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E-book restrictions leave 'buyers' with few rights

Unlike the owners of a physical tome, buyers of e-books are licensees with lots of limitations. It's time to change the rules.

December 22, 2012|Michael Hiltzik
  • The question is whether the balance has tipped too far in favor of e-book sellers at the consumers’ expense. The answer is yes. Above, the Amazon Kindle Fire HD.
The question is whether the balance has tipped too far in favor of e-book… (Al Seib, Los Angeles Times )

There's a crass old joke about how you can never buy beer, just rent it. Who would think that the same joke applies to book buying in the digital age?

But that's the case. Many people who'll be unwrapping iPads, Amazon Kindles or Barnes & Noble Nooks on Tuesday morning and loading them with bestsellers or classics won't have any idea how limited their rights are as their books' "owners."

In fact, they won't be owners at all. They'll be licensees. Unlike the owners of a physical tome, they won't have the unlimited right to lend an e-book, give it away, resell it or leave it to their heirs. If it's bought for their iPad, they won't be able to read it on their Kindle. And if Amazon or the other sellers don't like what they've done with it, they can take it back, without warning.

All these restrictions "raise obvious questions about what 'ownership' is," observes Dan Gillmor, an expert on digital media at Arizona State University. "The companies that license stuff digitally have made it clear that you own nothing."

Typically, e-book buyers have no idea about these complexities. How could they? The rules and limitations are embodied in "terms of service" documents that Amazon, Apple, B&N and other sellers shroud in legalese and bury deep in their websites. That tells you how little they want you to know.

The rules are based, in turn, on the 1998 Digital Millennium Copyright Act, with which Congress hoped to balance the rights of copyright holders and content users. "In the digital environment, that's always been the trickiest balance to strike," Annemarie Bridy, a specialist in intellectual property law at the University of Idaho, told me. In those terms, the DMCA looks like a failure.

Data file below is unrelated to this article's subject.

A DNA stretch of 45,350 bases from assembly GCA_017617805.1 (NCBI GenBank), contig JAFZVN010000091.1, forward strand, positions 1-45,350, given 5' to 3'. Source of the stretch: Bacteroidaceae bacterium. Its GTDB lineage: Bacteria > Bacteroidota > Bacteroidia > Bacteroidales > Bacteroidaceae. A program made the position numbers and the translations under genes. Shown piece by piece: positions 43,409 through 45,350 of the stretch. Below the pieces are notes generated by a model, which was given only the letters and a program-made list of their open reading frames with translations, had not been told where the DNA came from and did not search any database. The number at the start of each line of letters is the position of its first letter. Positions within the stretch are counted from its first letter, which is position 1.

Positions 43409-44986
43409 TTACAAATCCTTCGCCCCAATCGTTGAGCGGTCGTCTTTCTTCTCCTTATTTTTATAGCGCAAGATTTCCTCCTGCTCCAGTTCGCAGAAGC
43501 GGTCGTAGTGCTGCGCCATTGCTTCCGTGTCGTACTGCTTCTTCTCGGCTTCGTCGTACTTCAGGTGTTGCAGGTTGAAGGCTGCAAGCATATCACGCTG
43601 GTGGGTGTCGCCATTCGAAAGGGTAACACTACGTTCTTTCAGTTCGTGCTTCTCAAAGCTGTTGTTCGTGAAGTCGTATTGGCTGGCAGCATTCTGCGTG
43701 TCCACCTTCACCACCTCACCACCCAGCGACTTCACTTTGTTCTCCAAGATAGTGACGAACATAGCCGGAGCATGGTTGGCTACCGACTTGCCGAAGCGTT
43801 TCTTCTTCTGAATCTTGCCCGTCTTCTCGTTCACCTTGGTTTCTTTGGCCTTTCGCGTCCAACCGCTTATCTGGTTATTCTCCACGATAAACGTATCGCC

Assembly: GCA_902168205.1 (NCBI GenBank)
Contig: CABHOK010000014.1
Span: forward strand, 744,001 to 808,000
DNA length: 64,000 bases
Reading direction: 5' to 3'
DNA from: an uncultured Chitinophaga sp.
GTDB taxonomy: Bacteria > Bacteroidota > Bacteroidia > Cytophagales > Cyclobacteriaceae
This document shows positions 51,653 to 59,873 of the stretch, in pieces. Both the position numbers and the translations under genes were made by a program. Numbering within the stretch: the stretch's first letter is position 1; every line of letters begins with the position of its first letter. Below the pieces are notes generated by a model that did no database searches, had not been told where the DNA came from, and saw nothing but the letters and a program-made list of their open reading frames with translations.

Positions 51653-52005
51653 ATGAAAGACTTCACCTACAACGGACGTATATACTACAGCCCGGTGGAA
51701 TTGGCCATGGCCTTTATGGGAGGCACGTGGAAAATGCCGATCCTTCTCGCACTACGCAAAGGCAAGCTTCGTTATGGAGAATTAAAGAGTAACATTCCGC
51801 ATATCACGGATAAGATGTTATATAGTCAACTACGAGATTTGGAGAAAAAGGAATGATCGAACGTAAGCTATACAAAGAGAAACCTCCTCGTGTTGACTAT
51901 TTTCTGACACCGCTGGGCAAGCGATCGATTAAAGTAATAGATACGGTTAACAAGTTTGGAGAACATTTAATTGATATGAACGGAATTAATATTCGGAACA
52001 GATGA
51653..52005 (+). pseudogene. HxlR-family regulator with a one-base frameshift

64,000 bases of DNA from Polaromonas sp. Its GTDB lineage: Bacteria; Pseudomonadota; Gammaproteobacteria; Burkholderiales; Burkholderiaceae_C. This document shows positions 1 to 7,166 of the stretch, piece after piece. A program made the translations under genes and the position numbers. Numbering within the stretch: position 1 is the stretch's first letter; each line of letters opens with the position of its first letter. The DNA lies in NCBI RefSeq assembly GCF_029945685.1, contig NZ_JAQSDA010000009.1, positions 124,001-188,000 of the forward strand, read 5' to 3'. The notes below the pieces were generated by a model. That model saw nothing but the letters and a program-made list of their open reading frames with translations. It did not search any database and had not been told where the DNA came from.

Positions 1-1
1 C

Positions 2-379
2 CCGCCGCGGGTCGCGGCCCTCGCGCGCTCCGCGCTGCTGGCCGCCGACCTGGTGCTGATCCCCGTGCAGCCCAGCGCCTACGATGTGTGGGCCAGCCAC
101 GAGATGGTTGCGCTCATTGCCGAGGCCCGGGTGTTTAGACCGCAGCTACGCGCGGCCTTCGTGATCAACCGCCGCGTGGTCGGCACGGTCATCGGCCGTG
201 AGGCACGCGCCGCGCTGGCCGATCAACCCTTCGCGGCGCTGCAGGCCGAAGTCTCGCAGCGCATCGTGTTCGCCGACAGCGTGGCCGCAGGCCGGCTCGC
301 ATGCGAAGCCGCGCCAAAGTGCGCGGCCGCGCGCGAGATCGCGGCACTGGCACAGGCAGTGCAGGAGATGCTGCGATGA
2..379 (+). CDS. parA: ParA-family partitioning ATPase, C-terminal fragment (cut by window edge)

Both camps have important rights to protect. Let's start with copyright owners.

In the non-digital world, copyright ends with the first sale of each copyrighted object. Under the "first sale" doctrine, once you buy a book, that physical book is yours to lend, give away, or resell. Copyright is safeguarded by the limitations of physical transfer — once the book is given or loaned, the original buyer no longer has access to it. If a library owns five copies of a book, only five borrowers can read it at the same time. Theoretically a book can be photocopied, but only at great effort and with a perceptible loss of quality.

In digital-dom, however, technology allows infinite copies to be made, with no loss of quality. Absent the usual restrictions, one could give away an e-book and still have it to read. Unrestricted transferability becomes a genuine threat to the livelihood of authors, artists, filmmakers, musicians.

So some limitation is sensible. That's usually done through digital rights management, or DRM, which encodes copy or usage limitations into the digital file. The DMCA protected DRM by outlawing efforts to circumvent it (with a few exceptions).

The question is whether the balance has tipped too far in favor of the booksellers, at the consumers' expense. The answer is yes.

For one thing, DRM has put far too much power in the hands of digital booksellers. Amazon, in particular, has shown it can't be trusted with that power. In 2009, having learned that it inadvertently had sold unauthorized e-book versions of George Orwell's "1984" and "Animal Farm" through its website, the company simply deleted those e-books from buyers' Kindles stealthily, without warning.

An uproar followed, not least because Amazon's Orwellian behavior involved those Orwellian masterpieces. Amazon settled a subsequent lawsuit by promising never to steal a book back from a Kindle without the device owner's permission.

But earlier this year, the company was revealed to have unilaterally shut down the access of Linn Jordet Nygaard, a Norwegian Kindle owner, to her library of 43 e-books, for reasons it refused to divulge. Another uproar, and Amazon backed down again, restoring Nygaard's account — again without explanation. Amazon refused my request for comment.

Another downside of e-book DRM is that most e-books are tied to the seller's reading device or apps. Buy a book from Amazon, and you can read it only on a Kindle or Amazon app. Buy it from Apple, and it can be read only on an Apple device.

This lock-in gives the booksellers power over not only consumers but publishers. In fact, it led several publishers to make a price-fixing deal with Apple that aimed to undermine Amazon's market power, but ended with their getting whacked with a big federal antitrust fine instead.

Moreover, notwithstanding the public impression that digital is forever, nothing is permanent in the digital world. In fact, digital content can be less permanent than physical books. In libraries you can find volumes that date back hundreds of years and can still be read (if carefully); but there are digital files that date back only a decade yet are completely unintelligible today.

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